Feasts and flamenco
There’s more to Granada than the fabulous Alhambra
Walking through El Albaicin, one of Granada’s central barrios, it’s as though we’ve entered a time warp or, perhaps, some kind of fairytale. This Andalusian city is filled with castles, gardens and cathedrals, lying in wait to be discovered along narrow, cobbled alleys.
It’s enchantingly surreal, but where to start? Well, we begin at the Big Attraction, of course. The history and beauty of the city are epitomised by the Alhambra, the palace of the city’s last Muslim community, with its mirror-like ponds, walls covered with intricately patterned tiles and avenues.
The perfect times to visit are at sunrise or sunset if you have any ounce of sunshine, when the palace’s walls and the spires of its cypress trees are bathed in peach light (we are met with morning rain and grey skies so we visit around midday). However, at 6pm on our first evening the sun suddenly begins to break through, so we rush off to catch the view from one of the best vantage points outside its walls, St Nicholas Square. It is packed. Even local teenagers sit shoulder to shoulder, gazing at the monument. The palace really is breathtaking and we are by no means seeing it in its full glory.
Evenings in Granada are perfect for wandering, eating and drinking, doing a little of each as you work your way through the streets. Given our bad luck with the rain, we mostly settle for eating. Sitting by a large barrel acting as a table at Bodegas Castaneda, a tapas bar with a great atmosphere, we order drinks that are accompanied by a plate of free tapas slammed down at speed by a tiny, animated woman. We order more dishes: bruschetta with tomatoes and basil; Iberico hams; and little potato omelets. Truly nothing better. Food is not expensive; small plates of tapas cost about $4 to $7.
We weave onwards from tapas bar to tapas bar trying potato tortillas, padron peppers, more bruschetta, local cheeses, fresh bread, olive oil and tomatoes. We love the tiny fried dough balls (bunuelos) and fried-dough pastries (churros); the best places for the latter are Churreria Alhambra and the Futbol Cafe.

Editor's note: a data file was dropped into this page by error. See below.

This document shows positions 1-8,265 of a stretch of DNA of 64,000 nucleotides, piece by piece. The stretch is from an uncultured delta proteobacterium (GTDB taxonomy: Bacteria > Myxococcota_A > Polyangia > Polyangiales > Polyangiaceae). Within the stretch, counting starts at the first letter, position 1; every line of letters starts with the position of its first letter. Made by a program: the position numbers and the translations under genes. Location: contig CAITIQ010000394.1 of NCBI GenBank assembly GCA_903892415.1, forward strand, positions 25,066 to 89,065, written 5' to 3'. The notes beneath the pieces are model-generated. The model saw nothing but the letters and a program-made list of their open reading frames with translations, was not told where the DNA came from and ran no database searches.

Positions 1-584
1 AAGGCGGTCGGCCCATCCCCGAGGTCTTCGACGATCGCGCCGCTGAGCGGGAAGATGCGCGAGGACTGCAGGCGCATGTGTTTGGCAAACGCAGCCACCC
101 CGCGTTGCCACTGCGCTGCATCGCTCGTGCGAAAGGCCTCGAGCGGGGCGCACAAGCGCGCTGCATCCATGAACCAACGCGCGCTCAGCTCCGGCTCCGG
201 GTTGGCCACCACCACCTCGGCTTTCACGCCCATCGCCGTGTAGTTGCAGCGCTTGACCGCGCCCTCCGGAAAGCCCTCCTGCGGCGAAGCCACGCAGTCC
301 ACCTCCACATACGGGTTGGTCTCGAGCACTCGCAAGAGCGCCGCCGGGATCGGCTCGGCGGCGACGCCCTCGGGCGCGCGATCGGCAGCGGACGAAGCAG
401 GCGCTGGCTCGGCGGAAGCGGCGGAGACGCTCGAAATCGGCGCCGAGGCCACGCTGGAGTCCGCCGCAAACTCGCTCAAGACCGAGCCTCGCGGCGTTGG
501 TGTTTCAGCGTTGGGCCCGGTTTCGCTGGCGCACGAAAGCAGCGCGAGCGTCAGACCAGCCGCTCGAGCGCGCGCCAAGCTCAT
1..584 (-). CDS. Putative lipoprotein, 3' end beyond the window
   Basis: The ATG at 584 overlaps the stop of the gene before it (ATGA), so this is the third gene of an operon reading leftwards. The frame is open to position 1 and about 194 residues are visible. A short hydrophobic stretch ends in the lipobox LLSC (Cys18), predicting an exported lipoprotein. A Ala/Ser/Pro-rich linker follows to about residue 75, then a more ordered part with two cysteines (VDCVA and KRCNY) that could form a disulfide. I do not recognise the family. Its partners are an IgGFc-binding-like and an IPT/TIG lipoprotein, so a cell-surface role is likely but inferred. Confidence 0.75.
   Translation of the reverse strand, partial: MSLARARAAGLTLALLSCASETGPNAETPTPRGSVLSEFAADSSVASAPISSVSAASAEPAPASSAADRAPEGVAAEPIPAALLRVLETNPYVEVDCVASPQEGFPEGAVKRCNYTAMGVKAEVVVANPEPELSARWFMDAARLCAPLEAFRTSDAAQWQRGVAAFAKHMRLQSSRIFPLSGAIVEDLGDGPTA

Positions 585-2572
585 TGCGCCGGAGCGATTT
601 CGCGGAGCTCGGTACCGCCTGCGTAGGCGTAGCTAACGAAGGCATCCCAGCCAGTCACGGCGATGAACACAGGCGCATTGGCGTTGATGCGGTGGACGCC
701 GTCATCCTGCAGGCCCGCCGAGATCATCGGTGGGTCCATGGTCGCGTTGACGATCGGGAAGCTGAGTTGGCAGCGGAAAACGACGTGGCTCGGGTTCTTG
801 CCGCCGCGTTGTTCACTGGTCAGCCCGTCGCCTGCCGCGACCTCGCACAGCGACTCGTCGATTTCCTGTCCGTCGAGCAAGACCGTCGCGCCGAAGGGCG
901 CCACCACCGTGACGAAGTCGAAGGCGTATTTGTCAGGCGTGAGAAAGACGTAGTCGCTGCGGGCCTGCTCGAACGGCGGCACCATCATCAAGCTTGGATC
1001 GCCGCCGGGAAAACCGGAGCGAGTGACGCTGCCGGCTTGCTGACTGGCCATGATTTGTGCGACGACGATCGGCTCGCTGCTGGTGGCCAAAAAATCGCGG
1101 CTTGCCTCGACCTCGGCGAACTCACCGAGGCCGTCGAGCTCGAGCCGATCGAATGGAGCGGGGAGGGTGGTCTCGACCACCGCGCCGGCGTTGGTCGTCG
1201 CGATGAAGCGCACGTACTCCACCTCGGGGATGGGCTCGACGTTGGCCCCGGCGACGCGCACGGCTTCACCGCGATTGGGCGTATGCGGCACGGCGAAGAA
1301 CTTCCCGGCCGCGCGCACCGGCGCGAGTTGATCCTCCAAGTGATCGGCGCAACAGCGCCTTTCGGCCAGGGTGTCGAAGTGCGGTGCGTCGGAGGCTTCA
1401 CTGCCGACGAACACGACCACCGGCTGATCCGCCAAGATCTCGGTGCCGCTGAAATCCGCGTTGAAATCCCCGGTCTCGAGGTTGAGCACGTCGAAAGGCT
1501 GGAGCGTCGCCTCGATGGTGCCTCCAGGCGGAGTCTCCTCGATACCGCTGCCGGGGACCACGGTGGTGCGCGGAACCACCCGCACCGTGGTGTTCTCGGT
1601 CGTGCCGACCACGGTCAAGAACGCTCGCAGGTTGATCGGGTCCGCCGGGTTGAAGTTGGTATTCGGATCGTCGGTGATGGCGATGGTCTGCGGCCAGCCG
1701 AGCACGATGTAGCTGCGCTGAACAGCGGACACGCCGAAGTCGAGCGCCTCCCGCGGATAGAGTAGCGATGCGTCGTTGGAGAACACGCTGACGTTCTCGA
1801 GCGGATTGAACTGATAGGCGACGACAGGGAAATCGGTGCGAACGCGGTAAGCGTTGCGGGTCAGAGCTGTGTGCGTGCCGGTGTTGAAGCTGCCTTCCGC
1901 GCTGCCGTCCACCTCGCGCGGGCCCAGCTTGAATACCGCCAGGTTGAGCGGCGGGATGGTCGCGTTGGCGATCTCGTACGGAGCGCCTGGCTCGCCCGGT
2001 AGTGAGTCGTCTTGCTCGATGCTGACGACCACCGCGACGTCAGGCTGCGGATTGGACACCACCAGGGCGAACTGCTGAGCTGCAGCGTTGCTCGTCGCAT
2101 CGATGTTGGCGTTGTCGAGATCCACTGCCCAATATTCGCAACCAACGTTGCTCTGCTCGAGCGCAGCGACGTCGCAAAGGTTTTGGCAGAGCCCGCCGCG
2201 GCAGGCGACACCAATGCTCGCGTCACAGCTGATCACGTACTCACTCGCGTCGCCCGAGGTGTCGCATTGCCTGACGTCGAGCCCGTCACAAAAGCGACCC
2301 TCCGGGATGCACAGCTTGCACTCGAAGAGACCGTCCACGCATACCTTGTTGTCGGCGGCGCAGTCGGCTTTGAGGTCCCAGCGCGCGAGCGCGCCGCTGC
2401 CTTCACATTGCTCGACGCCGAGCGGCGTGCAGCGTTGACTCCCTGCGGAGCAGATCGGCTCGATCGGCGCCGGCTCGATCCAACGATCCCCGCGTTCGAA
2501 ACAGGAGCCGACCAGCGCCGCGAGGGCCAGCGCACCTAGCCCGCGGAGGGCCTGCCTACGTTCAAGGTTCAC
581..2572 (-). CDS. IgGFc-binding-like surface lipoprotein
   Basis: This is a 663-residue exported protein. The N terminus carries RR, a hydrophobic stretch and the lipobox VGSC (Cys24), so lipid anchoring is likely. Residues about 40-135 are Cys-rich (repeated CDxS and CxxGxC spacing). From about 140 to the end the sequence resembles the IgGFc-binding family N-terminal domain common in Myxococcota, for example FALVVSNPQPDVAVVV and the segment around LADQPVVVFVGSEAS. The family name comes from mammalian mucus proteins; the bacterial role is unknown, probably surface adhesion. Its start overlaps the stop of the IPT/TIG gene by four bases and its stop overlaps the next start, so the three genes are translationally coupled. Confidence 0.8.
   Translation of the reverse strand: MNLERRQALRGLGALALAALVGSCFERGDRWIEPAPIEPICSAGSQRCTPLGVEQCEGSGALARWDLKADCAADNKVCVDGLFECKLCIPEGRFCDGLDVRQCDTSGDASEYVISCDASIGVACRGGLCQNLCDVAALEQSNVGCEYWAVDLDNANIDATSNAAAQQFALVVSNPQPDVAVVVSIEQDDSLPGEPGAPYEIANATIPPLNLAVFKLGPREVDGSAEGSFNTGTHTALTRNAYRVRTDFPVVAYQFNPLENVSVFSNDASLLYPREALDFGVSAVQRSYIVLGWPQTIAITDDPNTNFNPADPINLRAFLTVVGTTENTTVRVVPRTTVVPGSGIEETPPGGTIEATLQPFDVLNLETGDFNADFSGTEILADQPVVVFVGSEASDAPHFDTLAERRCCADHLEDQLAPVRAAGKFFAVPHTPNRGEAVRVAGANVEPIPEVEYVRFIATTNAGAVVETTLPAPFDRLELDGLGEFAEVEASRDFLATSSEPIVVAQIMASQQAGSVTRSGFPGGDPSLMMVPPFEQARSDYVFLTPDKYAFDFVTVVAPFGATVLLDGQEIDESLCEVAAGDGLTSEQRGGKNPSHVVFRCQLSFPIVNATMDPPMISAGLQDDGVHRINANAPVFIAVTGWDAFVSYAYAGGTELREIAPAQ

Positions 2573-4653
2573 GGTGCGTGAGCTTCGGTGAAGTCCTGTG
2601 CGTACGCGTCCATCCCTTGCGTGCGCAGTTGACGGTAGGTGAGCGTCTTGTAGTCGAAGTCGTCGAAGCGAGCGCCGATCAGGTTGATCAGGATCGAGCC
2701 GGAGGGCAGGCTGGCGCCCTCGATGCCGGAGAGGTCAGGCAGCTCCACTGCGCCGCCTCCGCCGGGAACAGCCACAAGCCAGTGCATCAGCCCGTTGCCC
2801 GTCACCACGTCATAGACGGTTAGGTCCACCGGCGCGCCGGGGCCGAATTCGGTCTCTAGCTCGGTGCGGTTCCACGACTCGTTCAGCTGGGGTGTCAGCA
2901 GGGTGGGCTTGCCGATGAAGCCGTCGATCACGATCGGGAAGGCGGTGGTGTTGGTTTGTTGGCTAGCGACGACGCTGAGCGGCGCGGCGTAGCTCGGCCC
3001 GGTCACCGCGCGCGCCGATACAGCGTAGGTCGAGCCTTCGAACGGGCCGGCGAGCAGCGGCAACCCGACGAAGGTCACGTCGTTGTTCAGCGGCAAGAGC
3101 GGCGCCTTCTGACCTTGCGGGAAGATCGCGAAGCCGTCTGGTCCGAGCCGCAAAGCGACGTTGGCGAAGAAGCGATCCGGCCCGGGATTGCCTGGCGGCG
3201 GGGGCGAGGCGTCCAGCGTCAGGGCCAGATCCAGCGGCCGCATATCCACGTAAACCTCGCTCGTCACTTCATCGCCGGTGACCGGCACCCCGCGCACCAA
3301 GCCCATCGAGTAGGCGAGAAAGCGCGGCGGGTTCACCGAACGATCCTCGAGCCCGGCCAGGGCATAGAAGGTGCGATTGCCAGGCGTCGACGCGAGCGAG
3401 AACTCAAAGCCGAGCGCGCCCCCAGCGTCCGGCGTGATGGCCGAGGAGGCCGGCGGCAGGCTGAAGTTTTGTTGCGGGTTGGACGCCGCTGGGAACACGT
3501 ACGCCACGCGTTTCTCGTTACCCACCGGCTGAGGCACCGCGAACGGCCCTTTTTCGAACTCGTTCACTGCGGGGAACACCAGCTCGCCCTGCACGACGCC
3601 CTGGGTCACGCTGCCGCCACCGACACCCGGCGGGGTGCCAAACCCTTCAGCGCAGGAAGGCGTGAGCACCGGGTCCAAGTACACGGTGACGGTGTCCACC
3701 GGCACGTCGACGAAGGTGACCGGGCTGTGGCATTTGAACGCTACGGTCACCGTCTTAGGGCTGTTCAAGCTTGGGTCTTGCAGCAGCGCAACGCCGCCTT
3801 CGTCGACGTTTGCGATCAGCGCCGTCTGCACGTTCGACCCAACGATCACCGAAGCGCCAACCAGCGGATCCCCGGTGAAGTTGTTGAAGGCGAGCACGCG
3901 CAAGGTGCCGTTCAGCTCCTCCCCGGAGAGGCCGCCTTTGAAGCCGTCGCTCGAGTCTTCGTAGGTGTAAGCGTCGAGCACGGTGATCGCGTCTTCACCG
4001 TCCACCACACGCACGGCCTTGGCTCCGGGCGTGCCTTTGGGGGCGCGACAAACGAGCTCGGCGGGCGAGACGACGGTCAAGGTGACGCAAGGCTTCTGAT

We begin our second day with a visit to the catacombs of Abadia del Sacromonte, which lie below a pretty courtyard lined with orange trees by a lovely church on top of a hill. The doorbell to enter the courtyard and buy a ticket from an elderly woman is a brass bell attached to a long piece of string. We receive a long talk largely in Spanish about the little museum and church above the catacombs and nod enthusiastically, understanding only the odd bit.
Then we hit the road. We worried when we arrived that hiring a car would turn out to be a waste when much of Granada is walkable, but after spending three hours pottering about in the mountains we soon change our minds. To get a real sense of the countryside around Granada, and to see the best examples of the string of gorgeous alpine-like villages in the mountains to the south, we set off in the direction of Pampaneira, an hour’s drive away. Other villages, such as Bubion, Portugos and Capileira, are particularly scenic. We pick up almond cake and freshly baked pastries filled with spinach and cheese in Granada as a picnic for our road trip, but end up having a double lunch in the village square at Pampeneira. The food at Bar Restaurant Narciso Martin is simple and only costs the equivalent of about $5.50. What a bargain.
Many flamenco shows can be inauthentic, we are warned. The audience at the atmospheric Pena La Plateria Social Club in Granada, however, is evenly split between locals and tourists. The female dancer is captivating and the music of a high standard; entrance is about $12, including a glass of sangria. Another bargain.
Without much time on our final morning, we potter about the Plaza Nueva, investigate the church of San Gil and Santa Ana, and walk along the cobbled path by the River Darro. We feel a bit sorry we haven’t had more luck with the sun, but not nearly as much as we might have done in another, less enchanting city.
Granada’s Alhambra, top; St Nicholas Square, left; flamenco dancing, above; El Albaicin and Bodegas Castaneda, below